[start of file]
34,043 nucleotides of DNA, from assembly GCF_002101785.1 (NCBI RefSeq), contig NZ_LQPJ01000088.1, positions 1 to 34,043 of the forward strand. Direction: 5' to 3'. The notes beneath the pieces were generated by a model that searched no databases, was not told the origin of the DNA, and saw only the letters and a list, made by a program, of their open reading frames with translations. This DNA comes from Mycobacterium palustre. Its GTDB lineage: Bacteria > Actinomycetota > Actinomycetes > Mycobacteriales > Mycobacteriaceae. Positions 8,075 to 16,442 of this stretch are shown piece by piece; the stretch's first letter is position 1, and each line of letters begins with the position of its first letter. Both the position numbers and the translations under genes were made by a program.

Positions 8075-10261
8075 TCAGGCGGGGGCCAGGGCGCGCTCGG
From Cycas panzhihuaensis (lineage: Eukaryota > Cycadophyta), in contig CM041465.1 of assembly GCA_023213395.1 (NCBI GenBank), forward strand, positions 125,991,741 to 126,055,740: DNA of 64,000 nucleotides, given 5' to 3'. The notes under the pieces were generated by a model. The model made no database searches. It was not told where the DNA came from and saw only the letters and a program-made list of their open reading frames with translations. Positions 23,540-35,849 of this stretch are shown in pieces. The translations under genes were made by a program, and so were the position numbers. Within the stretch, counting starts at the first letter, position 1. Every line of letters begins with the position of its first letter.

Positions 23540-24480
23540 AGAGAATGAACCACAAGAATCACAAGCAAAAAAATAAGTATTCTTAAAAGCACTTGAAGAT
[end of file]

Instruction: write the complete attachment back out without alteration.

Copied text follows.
34,043 nucleotides of DNA, from assembly GCF_002101785.1 (NCBI RefSeq), contig NZ_LQPJ01000088.1, positions 1 to 34,043 of the forward strand. Direction: 5' to 3'. The notes beneath the pieces were generated by a model that searched no databases, was not told the origin of the DNA, and saw only the letters and a list, made by a program, of their open reading frames with translations. This DNA comes from Mycobacterium palustre. Its GTDB lineage: Bacteria > Actinomycetota > Actinomycetes > Mycobacteriales > Mycobacteriaceae. Positions 8,075 to 16,442 of this stretch are shown piece by piece; the stretch's first letter is position 1, and each line of letters begins with the position of its first letter. Both the position numbers and the translations under genes were made by a program.

Positions 8075-10261
8075 TCAGGCGGGGGCCAGGGCGCGCTCGG
From Cycas panzhihuaensis (lineage: Eukaryota > Cycadophyta), in contig CM041465.1 of assembly GCA_023213395.1 (NCBI GenBank), forward strand, positions 125,991,741 to 126,055,740: DNA of 64,000 nucleotides, given 5' to 3'. The notes under the pieces were generated by a model. The model made no database searches. It was not told where the DNA came from and saw only the letters and a program-made list of their open reading frames with translations. Positions 23,540-35,849 of this stretch are shown in pieces. The translations under genes were made by a program, and so were the position numbers. Within the stretch, counting starts at the first letter, position 1. Every line of letters begins with the position of its first letter.

Positions 23540-24480
23540 AGAGAATGAACCACAAGAATCACAAGCAAAAAAATAAGTATTCTTAAAAGCACTTGAAGAT